The Wikipedia Marketing Blog

Three Principles for Following Social Media Disclosure Laws on Wikipedia

Posted by David King on Fri, May 31, 2013

This post was first published by the Word of Mouth Marketing Association.

Whether you’re reading WOMMA’s Social Media Disclosure Guide, the newly updated .com disclosures guide from the Federal Trade Commission or the FTC’s application of advertising and marketing guidelines to crowd-sourced websites, the message is clear: Readers must know when the source of their information is someone with a material connection to the subject.

But many reputable and honorable companies haven’t thought about how this applies to Wikipedia or constructed policies to ensure compliance like they have for Twitter, Facebook, and other sites. Wikipedia has become a dark-spot in otherwise ethical marketing programs, leading to frequent media humiliation, contentious relationships with Wikipedia, and even lawsuits.

A precedence-setting court ruling in Germany found that editing Wikipedia to promote your company may be an illegal and covert form of advertising, since readers presume the content comes from crowd-sourced, disinterested editors, and not those with a financial connection to the subject. They ruled that even though the company disclosed their financial connection on the Talk page of the Wikipedia article, the disclosure wasn’t prominent enough to expect Wikipedia’s readers to know the source of the communication.

Here are three principles every company should should adopt to ensure compliance with the site's guidelines, with astroturfing laws and to avoid controversy:

  1. All of Wikipedia’s content should represent the editorial judgment of volunteers that serve the reader’s best interest.
  2. Corporate communications on Wikipedia should provide value to the editorial community and its readers.
  3. Marketers should avoid being an advocate.

Represent the Judgment of Volunteers

The simplest way to ensure that Wikipedia’s content “represents the judgment” of crowdsourced volunteers is to follow the BrightLine concept introduced by Jimmy Wales, which suggests we avoid editing the article entirely. Instead, marketers should request corrections, offer content for consideration, and discuss controversies with the site’s editors like you would for any independent website.

Some common sense is needed. Correcting citation errors, grammar, and spacing is acceptable as a matter of common sense. In some cases, Wikipedia’s editors will insist the marketing person make an edit as a manner of taking credit for their work. While your authorship is not disclosed to the reader, Ethical Wiki believes this is compliant with the spirit of the FTC’s guidelines, so long as the site’s editors explicitly ask you to make the change.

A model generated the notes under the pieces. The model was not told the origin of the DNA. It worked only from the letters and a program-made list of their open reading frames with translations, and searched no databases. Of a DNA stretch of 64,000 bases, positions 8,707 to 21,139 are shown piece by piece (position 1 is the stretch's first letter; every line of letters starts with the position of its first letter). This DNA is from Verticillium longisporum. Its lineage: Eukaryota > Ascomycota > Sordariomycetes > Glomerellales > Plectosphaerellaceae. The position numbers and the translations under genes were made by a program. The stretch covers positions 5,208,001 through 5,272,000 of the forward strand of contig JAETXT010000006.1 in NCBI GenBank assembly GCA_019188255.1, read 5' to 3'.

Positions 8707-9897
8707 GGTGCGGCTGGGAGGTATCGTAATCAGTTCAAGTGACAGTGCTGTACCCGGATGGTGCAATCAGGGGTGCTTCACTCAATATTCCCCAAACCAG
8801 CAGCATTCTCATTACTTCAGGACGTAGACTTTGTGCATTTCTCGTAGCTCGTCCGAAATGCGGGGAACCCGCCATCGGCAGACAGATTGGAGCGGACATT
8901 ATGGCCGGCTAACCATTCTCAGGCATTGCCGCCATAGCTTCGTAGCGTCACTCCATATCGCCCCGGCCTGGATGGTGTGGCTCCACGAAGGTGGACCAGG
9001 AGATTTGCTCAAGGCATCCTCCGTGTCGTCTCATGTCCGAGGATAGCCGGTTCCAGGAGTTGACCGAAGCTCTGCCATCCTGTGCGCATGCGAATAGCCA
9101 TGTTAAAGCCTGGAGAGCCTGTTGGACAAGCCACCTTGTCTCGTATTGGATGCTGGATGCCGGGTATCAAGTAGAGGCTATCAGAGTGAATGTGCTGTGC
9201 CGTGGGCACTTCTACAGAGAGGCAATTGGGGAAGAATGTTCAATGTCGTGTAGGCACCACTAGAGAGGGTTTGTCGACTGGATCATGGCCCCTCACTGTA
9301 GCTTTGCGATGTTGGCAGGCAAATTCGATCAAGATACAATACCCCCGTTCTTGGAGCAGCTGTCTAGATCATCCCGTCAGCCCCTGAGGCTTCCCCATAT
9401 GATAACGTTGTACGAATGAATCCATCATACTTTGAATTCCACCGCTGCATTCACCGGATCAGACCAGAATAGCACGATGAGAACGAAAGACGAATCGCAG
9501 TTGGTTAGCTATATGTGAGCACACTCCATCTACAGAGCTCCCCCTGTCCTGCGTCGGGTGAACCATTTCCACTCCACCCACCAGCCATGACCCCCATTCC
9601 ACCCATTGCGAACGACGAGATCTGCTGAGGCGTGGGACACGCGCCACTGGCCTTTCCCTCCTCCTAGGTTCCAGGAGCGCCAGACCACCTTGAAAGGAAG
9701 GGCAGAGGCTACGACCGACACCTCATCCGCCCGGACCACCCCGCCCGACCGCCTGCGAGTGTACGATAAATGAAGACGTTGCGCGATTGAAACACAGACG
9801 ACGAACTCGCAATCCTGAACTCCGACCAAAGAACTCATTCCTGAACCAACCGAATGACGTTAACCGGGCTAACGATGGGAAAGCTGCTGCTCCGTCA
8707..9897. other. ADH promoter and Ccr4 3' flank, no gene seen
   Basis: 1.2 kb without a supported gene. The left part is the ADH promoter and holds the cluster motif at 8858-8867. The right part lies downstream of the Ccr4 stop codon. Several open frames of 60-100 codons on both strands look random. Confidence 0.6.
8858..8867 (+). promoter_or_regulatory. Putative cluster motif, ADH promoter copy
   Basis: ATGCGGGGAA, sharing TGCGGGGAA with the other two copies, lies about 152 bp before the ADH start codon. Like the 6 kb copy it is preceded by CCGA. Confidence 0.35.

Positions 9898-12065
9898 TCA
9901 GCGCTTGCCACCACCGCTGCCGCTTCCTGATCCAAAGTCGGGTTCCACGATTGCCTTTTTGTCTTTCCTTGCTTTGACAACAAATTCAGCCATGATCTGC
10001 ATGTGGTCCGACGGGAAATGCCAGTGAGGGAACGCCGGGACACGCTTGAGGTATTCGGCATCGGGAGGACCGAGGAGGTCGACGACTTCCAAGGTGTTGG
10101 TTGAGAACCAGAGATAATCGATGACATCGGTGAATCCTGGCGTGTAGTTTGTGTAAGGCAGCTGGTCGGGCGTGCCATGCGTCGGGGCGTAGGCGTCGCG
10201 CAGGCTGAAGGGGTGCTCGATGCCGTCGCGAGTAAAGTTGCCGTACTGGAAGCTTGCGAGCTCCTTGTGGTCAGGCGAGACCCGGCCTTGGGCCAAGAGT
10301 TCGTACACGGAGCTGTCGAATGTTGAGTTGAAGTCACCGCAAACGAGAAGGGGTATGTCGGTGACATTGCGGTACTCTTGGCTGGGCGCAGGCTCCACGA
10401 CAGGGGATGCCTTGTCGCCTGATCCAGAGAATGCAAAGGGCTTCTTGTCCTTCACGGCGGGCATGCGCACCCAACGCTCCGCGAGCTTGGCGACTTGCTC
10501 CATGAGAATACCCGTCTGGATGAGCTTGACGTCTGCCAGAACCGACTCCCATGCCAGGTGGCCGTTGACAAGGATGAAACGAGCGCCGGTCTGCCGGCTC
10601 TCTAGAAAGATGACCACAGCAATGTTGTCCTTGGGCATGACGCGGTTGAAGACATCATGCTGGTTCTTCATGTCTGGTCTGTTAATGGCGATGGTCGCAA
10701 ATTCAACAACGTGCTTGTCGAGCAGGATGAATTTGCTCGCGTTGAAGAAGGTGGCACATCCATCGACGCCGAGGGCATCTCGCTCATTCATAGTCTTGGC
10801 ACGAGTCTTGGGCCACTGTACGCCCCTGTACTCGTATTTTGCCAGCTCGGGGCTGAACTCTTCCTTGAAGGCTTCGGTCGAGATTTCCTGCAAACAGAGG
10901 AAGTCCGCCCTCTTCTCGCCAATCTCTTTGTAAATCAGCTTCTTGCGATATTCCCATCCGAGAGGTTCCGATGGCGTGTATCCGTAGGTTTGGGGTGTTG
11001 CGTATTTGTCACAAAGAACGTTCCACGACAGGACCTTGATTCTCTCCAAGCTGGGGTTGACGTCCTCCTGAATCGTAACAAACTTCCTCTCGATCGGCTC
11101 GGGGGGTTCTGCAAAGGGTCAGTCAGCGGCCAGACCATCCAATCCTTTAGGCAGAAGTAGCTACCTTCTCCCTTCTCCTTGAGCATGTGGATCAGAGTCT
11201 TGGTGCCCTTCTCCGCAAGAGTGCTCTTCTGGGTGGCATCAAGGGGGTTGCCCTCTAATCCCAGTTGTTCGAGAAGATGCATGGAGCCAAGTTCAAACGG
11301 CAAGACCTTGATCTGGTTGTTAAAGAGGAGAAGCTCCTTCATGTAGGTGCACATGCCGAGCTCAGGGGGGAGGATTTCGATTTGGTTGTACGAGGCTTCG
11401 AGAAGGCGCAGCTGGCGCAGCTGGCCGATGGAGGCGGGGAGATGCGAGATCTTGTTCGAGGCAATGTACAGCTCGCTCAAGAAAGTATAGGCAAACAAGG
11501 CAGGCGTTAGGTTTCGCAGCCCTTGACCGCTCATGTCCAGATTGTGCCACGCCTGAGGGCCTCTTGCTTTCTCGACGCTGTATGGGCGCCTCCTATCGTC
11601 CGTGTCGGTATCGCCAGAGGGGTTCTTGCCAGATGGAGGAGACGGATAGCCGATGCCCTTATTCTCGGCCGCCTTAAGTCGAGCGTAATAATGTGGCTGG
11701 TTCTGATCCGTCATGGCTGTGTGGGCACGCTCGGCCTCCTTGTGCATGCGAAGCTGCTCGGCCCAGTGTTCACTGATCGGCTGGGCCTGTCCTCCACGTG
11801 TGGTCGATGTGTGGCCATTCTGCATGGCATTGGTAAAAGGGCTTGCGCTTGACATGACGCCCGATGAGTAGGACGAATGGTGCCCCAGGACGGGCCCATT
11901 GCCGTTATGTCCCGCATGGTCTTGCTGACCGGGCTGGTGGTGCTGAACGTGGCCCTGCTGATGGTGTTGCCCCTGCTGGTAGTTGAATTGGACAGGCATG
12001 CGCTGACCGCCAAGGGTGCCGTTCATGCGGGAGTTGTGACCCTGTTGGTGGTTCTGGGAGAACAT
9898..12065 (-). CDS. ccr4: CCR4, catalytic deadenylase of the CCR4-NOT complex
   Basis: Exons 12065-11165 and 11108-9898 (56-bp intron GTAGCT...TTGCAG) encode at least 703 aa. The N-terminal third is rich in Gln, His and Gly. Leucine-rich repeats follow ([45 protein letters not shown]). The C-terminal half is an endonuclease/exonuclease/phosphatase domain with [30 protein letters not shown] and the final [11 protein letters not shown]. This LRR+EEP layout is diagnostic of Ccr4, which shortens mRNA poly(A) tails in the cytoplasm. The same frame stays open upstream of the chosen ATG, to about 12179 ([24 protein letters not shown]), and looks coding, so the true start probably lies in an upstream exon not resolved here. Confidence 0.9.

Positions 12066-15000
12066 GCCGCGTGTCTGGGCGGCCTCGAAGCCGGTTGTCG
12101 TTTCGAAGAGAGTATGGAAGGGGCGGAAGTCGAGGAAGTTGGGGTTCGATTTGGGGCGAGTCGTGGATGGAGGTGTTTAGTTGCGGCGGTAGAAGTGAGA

Provide Value

Wikipedia being openly editable often creates a sense of entitlement to contribute and even control the page. Some in the public relations community have argued that PR professionals are just “another member of the crowd” and are thus entitled to contribute “just like any other volunteer.” This is vastly out-of-sync with the Federal Trade Commission’s point-of-view - that those with a financial connection must act differently than crowd-sourced participants.

Marketing participants don’t necessarily need to write content or even be neutral to be valuable to Wikipedia. Some of Wikipedia’s best articles on companies were written by me on a volunteer-basis with the help of public relations professionals that offered corrections, answered questions, donated images, and provided access to hard-to-get source materials. Just like we strive to deliver results for our client or employer by bringing value to influencers, the same is true on Wikipedia.

Avoid Advocacy

While there is nothing illegal or unethical about advocacy in the general sense, Wikipedia discourages it. Some marketing professionals may engage in advocacy unintentionally, because they have strong views about the subject. In other cases, it’s valuable to provide the company’s point-of-view under the knowledge that it will be balanced by other viewpoints. You may give the appearance of advocating, even if you do not intend to, so this principle requires good judgment.

It is often due to the appearance of advocacy, micro-managing, "hovering," and other tactics that create contentious relationships on Wikipedia and expose the organization to the risk of controversy.